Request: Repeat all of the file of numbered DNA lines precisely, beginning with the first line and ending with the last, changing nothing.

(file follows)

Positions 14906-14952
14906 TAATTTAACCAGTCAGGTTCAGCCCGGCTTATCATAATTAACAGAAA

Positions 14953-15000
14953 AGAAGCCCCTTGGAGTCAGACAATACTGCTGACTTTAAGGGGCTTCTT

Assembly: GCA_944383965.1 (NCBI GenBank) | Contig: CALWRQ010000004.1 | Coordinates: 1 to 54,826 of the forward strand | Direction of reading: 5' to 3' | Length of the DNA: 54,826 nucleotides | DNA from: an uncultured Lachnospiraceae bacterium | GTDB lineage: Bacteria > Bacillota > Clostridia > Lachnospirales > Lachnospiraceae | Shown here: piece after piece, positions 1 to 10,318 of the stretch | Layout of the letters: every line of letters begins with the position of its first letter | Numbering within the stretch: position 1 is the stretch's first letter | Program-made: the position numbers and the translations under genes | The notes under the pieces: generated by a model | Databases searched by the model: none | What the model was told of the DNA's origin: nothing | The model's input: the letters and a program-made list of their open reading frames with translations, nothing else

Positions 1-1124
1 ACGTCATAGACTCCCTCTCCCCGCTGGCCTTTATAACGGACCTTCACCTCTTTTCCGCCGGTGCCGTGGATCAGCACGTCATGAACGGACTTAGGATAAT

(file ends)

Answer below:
Positions 14906-14952
14906 TAATTTAACCAGTCAGGTTCAGCCCGGCTTATCATAATTAACAGAAA

Positions 14953-15000
14953 AGAAGCCCCTTGGAGTCAGACAATACTGCTGACTTTAAGGGGCTTCTT

Assembly: GCA_944383965.1 (NCBI GenBank) | Contig: CALWRQ010000004.1 | Coordinates: 1 to 54,826 of the forward strand | Direction of reading: 5' to 3' | Length of the DNA: 54,826 nucleotides | DNA from: an uncultured Lachnospiraceae bacterium | GTDB lineage: Bacteria > Bacillota > Clostridia > Lachnospirales > Lachnospiraceae | Shown here: piece after piece, positions 1 to 10,318 of the stretch | Layout of the letters: every line of letters begins with the position of its first letter | Numbering within the stretch: position 1 is the stretch's first letter | Program-made: the position numbers and the translations under genes | The notes under the pieces: generated by a model | Databases searched by the model: none | What the model was told of the DNA's origin: nothing | The model's input: the letters and a program-made list of their open reading frames with translations, nothing else

Positions 1-1124
1 ACGTCATAGACTCCCTCTCCCCGCTGGCCTTTATAACGGACCTTCACCTCTTTTCCGCCGGTGCCGTGGATCAGCACGTCATGAACGGACTTAGGATAAT